What’s the best part about operating the world’s largest steam locomotive? See him make friends wherever he travels. How could he not? It’s impossible not to smile when you see such an impressive machine from a bygone era working in today’s modern world.
In fact, “Thank you” was the two words most frequently heard by the hundreds of thousands of people who saw the UP 4014 locomotive – the Big Boy – on its tour of the Midwest and South in August and September.
Everywhere we went, people reached out to thank Union Pacific for restoring and bringing this locomotive to their city. And we thanked them back, with a whistle, a bell or a smile and a wave.
It was before the pandemic – on the 150th anniversary of the Golden Spike’s ride in May 2019 – that we first unveiled the fully restored Big Boy. To grasp the enormity of this historic enterprise, one must understand the history of the Big Boy Class 4000 steam locomotives.
It started just before the dawn of diesel-electric technology, at a critical time before World War II, when Union Pacific was faced with the challenge of too much traffic on its existing infrastructure. Much like a busy interstate highway at rush hour, there simply weren’t enough lanes of traffic to accommodate all the traffic.
The Solution: Design and build a locomotive that could carry more cars, resulting in longer trains – a strategy similar to how Union Pacific efficiently handles large volumes of rail traffic today. As we used the Big Boy around the system, we got a better understanding of just how big and powerful the locomotive is and the huge UP grid that makes it happen.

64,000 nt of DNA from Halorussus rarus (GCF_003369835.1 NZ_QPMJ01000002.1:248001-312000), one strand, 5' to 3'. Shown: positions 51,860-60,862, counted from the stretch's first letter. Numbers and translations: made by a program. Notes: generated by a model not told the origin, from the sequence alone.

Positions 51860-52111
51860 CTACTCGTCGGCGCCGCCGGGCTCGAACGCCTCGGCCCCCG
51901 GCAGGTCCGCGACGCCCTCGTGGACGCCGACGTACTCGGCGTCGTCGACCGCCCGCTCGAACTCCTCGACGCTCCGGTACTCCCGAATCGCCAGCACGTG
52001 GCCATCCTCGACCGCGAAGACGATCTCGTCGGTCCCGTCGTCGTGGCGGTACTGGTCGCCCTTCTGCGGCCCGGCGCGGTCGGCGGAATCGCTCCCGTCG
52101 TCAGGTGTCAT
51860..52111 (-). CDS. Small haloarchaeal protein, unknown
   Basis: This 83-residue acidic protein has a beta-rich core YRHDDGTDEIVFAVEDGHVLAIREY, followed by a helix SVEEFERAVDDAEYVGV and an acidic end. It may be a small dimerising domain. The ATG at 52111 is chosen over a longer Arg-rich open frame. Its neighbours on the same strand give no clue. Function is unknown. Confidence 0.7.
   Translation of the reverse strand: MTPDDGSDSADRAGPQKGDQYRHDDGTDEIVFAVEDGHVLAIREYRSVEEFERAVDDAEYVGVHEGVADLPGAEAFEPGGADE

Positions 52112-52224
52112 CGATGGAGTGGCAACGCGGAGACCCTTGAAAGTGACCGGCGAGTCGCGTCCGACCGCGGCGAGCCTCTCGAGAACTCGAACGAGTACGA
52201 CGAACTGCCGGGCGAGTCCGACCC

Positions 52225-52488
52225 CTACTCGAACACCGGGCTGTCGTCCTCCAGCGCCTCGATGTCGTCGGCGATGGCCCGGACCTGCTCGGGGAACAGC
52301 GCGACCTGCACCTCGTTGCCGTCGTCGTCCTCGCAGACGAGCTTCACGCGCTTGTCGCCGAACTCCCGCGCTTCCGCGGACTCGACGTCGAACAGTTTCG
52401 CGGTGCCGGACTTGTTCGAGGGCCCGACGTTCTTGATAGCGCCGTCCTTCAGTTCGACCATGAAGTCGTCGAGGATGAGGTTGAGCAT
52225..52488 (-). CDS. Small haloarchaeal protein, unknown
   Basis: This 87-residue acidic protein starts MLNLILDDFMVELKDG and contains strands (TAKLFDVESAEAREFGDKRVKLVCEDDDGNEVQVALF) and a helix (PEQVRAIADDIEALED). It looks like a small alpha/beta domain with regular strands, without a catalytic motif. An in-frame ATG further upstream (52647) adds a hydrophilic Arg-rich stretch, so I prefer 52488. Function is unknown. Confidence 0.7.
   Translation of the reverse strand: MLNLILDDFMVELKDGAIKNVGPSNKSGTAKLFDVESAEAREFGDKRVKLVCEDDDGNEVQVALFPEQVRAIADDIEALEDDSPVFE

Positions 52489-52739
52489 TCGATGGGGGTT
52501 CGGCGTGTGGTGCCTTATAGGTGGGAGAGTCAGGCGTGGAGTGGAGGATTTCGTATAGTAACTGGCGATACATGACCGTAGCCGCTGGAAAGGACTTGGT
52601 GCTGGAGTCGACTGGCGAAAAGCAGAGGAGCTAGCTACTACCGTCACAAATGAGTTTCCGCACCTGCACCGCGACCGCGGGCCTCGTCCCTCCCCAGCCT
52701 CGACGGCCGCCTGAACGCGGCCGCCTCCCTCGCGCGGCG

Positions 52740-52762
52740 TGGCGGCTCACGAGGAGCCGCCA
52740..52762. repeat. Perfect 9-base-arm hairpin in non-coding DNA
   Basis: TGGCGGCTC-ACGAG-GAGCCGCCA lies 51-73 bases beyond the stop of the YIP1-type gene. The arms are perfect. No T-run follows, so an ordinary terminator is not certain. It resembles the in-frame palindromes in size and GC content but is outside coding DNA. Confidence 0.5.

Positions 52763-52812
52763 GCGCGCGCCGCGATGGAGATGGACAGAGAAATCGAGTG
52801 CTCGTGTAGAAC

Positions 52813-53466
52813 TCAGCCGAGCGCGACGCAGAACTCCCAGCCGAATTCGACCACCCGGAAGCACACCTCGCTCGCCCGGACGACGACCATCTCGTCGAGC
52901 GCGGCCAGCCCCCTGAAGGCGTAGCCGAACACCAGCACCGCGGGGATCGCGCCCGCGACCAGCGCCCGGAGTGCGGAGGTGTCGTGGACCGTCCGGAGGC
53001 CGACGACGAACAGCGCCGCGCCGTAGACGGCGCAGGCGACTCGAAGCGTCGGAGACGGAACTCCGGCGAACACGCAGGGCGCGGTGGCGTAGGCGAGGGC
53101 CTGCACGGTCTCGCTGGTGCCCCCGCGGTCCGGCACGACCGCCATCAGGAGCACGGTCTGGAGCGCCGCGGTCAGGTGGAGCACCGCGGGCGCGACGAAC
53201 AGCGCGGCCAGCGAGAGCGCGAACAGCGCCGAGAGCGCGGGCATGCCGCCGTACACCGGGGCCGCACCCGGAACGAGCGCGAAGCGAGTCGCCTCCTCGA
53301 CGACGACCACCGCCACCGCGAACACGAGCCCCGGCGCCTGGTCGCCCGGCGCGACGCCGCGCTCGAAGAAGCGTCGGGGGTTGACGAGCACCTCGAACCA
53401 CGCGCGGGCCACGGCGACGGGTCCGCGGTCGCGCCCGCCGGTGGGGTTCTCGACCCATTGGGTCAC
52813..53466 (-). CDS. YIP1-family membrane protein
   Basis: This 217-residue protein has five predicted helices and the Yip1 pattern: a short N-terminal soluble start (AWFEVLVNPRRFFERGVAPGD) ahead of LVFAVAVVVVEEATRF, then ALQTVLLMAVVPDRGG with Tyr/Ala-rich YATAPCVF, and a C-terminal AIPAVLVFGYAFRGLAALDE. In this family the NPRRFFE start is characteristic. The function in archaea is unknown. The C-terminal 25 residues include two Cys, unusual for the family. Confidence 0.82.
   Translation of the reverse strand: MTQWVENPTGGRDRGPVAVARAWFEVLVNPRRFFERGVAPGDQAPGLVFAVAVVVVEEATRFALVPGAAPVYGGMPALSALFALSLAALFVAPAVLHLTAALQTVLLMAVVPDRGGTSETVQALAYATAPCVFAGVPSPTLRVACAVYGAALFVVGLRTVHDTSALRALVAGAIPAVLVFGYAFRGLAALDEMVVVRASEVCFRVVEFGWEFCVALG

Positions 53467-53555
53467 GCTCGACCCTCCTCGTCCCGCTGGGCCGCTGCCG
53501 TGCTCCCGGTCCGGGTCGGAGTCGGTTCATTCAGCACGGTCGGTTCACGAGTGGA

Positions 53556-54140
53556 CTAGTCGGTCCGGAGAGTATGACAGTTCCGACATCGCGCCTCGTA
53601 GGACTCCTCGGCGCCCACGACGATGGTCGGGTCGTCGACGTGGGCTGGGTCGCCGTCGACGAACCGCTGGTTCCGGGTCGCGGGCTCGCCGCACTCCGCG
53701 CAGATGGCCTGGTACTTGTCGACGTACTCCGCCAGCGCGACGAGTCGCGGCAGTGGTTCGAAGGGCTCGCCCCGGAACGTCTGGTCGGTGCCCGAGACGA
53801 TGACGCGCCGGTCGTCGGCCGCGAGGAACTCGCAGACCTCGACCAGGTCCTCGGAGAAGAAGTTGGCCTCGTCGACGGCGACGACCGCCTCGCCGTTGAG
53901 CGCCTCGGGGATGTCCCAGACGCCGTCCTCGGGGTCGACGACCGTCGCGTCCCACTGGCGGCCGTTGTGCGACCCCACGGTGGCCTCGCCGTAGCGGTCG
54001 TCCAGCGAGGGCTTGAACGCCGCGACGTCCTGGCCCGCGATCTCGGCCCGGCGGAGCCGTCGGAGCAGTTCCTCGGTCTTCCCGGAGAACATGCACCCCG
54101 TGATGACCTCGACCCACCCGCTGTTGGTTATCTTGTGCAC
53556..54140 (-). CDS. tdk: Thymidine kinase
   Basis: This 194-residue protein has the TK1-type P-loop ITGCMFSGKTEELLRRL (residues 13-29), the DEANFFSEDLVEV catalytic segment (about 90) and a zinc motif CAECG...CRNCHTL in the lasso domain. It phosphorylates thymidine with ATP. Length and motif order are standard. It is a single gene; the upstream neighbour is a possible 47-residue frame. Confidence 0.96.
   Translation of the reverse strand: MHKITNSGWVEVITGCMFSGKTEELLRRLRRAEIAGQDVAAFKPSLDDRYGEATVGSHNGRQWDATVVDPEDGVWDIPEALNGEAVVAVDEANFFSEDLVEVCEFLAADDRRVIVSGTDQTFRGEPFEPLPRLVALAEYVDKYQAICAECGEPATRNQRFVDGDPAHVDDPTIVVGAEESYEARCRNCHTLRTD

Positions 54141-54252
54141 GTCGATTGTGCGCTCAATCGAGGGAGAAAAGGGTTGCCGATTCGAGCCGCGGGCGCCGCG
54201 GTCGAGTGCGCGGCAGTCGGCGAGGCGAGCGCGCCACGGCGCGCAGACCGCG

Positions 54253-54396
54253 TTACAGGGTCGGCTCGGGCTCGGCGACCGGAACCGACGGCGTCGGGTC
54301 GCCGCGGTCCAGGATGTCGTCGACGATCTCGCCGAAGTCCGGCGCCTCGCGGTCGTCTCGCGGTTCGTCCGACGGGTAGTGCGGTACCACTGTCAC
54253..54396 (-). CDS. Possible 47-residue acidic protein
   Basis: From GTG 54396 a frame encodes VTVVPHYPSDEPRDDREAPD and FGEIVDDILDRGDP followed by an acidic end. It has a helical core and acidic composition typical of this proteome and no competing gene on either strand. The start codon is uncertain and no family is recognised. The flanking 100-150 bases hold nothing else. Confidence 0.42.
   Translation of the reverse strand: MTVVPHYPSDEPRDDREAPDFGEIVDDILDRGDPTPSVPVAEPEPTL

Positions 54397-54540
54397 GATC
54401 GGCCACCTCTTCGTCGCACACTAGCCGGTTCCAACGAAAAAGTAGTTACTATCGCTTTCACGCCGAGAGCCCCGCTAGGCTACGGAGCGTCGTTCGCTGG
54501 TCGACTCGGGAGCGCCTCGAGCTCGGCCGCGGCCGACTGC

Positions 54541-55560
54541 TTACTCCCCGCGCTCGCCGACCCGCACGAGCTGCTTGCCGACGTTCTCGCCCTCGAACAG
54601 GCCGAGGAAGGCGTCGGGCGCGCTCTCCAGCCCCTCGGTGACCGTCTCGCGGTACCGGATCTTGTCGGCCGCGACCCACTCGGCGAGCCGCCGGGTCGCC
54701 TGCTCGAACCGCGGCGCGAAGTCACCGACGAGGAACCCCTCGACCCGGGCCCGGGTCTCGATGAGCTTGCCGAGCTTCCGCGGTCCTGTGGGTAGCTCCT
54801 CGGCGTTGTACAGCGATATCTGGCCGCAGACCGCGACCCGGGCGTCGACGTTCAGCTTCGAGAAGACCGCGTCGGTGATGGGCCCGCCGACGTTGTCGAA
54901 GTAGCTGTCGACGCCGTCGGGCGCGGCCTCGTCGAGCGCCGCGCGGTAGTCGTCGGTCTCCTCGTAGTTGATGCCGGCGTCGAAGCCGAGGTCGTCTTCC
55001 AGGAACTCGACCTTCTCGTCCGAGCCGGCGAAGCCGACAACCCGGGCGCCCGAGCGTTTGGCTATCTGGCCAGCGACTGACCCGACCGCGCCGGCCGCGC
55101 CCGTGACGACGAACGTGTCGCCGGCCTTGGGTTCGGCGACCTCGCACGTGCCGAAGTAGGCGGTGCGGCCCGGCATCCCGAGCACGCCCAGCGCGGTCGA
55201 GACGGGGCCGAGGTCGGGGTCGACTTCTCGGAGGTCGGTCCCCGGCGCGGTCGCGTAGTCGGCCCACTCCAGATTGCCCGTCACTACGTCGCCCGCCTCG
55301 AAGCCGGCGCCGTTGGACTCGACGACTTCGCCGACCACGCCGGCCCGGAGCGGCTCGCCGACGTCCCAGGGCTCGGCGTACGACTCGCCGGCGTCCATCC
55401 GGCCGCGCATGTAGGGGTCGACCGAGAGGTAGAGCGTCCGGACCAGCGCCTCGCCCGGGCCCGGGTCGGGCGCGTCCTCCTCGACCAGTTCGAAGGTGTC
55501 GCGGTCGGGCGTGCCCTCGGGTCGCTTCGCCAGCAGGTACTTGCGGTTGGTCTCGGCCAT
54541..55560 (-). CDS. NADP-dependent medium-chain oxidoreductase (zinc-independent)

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The hundreds of thousands of people who fell in love with the Big Boy are in awe, as are those in the 1940s who first saw this giant locomotive. The Big Boy weighs 610 tons and produces an enormous power of 7,000 horsepower. A typical modern locomotive weighs about a third of the weight. While these numbers are impressive, they don’t reflect the locomotive’s true enormity. To do this, observers must keep a distance from the edge of the runway.
Whether casual observers or avid trainers, they can’t help but notice how this machine dominates modern diesel-electric locomotives. Railroad fans see the length of 135 feet – about double that of a modern locomotive – and are moved by the warmth, sights and sounds of such a magnificent machine, and ultimately understand the important role it plays. ‘she played in the evolution of railway technology.
The Big Boy Locomotive and the exhibits set up along the way are a valuable tool not only for sharing our story, but also for telling the story of modern Union Pacific and how we still play a role every day to help build the America, moving the raw materials and finished consumer goods that this country needs.
It is only fitting that the locomotive’s “Big Boy” nickname be handwritten in chalk on the front of its boiler, considering how the locomotive was designed long before the dawn of the century. computer age – by hand with pen and paper.
As we look back on the Big Boy 2021 Tour, a big âthank youâ goes to a network of colleagues who have come together to see the plan executed. Running a large locomotive like this takes patience and a lot of detailed planning. We enjoyed almost 100% on-time execution on this tour. The power of this team effort was evident to anyone who watched the steam rise in the morning light.